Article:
Land: Certificate of Title, Vol.
204, folio 45, Canterbury Land District. Dated 17 December 1902. Area of
1252 acres in Blk. VI, of the Selwyn SD., being Rural Sections: 29661,
29662, 29767 (total 520 acres, 29663, 350 acres, and 37013, 382 acres.
Biography: The Cyclopedia of New
Zealand 1903. Vol. 3 Canterbury. MacDonald Dictionary of Canterbury
Biographies. p 251.
Dentistry: Brooking, T.W.H. 1980.
" A History of Dentistry in New Zealand." New Zealand Dental
J.P. Armstrong of Dunedin, H.W.Purdie of
Christchurch, John Deck of Invercargill, and Alfred Smith of Auckland
and Whangarei, also seem to have been competent and progressive
dentists. Between them these men trained a significant number of very
able second-generation dentists, whether their own sons or outsiders.
Herbert Rawson and Audley Merewhether of
Christchurch circularised dentists to form a New Zealand Dental
Association in February 1889.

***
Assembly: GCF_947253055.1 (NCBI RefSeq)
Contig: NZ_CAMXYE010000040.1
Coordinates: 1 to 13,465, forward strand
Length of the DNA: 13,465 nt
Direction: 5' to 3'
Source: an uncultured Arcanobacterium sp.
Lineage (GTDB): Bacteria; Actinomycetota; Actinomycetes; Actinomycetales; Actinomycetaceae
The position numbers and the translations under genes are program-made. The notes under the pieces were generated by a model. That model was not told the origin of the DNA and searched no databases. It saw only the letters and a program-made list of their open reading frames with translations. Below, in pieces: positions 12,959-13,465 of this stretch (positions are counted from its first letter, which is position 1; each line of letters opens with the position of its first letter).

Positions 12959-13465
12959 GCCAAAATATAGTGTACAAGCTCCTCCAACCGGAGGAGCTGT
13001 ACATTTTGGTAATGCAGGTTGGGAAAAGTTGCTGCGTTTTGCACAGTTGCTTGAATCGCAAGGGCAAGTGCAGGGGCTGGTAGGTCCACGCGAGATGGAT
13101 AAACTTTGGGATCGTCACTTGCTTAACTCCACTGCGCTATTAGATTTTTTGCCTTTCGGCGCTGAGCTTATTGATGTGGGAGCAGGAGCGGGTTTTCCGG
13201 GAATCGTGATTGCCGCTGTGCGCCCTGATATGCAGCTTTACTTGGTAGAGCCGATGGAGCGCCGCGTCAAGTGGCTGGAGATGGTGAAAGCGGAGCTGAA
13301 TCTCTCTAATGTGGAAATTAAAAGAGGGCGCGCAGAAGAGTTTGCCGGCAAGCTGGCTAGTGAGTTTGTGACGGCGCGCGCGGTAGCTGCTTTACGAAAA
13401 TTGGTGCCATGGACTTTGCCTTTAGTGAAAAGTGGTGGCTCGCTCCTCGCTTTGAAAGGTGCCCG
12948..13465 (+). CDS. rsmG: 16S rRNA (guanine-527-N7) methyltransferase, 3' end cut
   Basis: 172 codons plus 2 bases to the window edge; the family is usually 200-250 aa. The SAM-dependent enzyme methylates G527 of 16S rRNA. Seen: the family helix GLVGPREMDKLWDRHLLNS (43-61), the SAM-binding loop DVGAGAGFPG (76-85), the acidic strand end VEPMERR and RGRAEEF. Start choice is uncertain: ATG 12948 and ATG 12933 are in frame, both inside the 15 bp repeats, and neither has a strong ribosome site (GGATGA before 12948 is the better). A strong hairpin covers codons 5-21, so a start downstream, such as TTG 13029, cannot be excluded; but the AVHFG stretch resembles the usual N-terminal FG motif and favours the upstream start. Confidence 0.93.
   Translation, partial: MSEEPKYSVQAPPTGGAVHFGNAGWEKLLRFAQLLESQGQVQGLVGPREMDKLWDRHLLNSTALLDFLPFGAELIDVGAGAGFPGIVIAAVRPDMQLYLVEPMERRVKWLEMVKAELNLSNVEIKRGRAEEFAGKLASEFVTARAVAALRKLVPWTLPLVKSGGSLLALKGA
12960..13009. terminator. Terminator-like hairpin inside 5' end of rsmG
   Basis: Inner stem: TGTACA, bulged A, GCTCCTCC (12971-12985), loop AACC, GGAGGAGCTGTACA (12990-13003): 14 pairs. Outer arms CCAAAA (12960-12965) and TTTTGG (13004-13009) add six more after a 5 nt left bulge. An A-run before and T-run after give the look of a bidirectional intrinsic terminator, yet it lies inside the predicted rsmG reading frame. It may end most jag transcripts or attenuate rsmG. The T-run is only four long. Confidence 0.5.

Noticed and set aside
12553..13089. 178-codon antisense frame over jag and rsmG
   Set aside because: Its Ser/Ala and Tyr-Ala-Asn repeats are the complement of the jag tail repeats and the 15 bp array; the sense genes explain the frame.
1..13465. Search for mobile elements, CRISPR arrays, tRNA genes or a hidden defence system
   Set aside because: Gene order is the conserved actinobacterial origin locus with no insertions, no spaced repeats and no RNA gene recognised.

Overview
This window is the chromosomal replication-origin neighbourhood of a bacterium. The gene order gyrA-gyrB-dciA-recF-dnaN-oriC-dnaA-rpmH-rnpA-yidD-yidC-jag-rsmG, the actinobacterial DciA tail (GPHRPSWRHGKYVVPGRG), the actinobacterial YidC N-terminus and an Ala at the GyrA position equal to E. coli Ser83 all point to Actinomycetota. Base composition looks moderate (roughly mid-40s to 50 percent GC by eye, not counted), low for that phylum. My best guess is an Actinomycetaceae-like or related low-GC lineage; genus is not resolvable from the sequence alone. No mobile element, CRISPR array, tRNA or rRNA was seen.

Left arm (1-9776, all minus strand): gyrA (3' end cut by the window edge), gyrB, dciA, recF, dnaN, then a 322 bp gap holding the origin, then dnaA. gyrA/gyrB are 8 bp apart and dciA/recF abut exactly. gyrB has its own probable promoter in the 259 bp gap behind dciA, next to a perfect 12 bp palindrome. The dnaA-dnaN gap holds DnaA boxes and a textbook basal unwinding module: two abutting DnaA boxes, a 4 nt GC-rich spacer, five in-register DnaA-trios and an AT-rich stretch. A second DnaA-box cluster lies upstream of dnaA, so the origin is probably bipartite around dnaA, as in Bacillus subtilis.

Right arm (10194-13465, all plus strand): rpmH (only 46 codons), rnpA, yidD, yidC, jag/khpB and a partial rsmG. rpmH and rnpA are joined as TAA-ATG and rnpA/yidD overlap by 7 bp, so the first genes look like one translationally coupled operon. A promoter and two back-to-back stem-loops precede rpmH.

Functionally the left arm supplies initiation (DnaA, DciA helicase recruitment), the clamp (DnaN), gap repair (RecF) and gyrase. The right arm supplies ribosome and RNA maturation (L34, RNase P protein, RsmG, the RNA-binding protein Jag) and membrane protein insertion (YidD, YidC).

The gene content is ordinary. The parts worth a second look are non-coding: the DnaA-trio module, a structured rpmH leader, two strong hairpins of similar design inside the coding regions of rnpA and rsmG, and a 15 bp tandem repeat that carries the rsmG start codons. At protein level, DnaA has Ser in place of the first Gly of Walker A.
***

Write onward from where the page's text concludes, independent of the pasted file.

The inaugural meeting of the new
association was held in Wellington between 1 and 3 July 1889 at Rawson's
home. Alfred Boot and Frank Armstrong represented Otago, H.W. Purdie
attended on behalf of Canterbury dentists, J Greenwood came at the
prompting of fellow practitioners in Wanganui, Rawson acted for both
Wellington and Auckland dentists. Auther Hoby and R.C.Bulkley of
Wellington also attended. Boot was voted to the chair.
The following day a deputation was made
up of Boot, Rawson and Purdie to consult with Sir James Hector regarding
the advisability of amending the Dentist's Act. This interview was held
on 3 July.
Profession: Manager of his Father's Run,
Cottesbrook Station in Strath Taieri, near Middlemarch until it was sold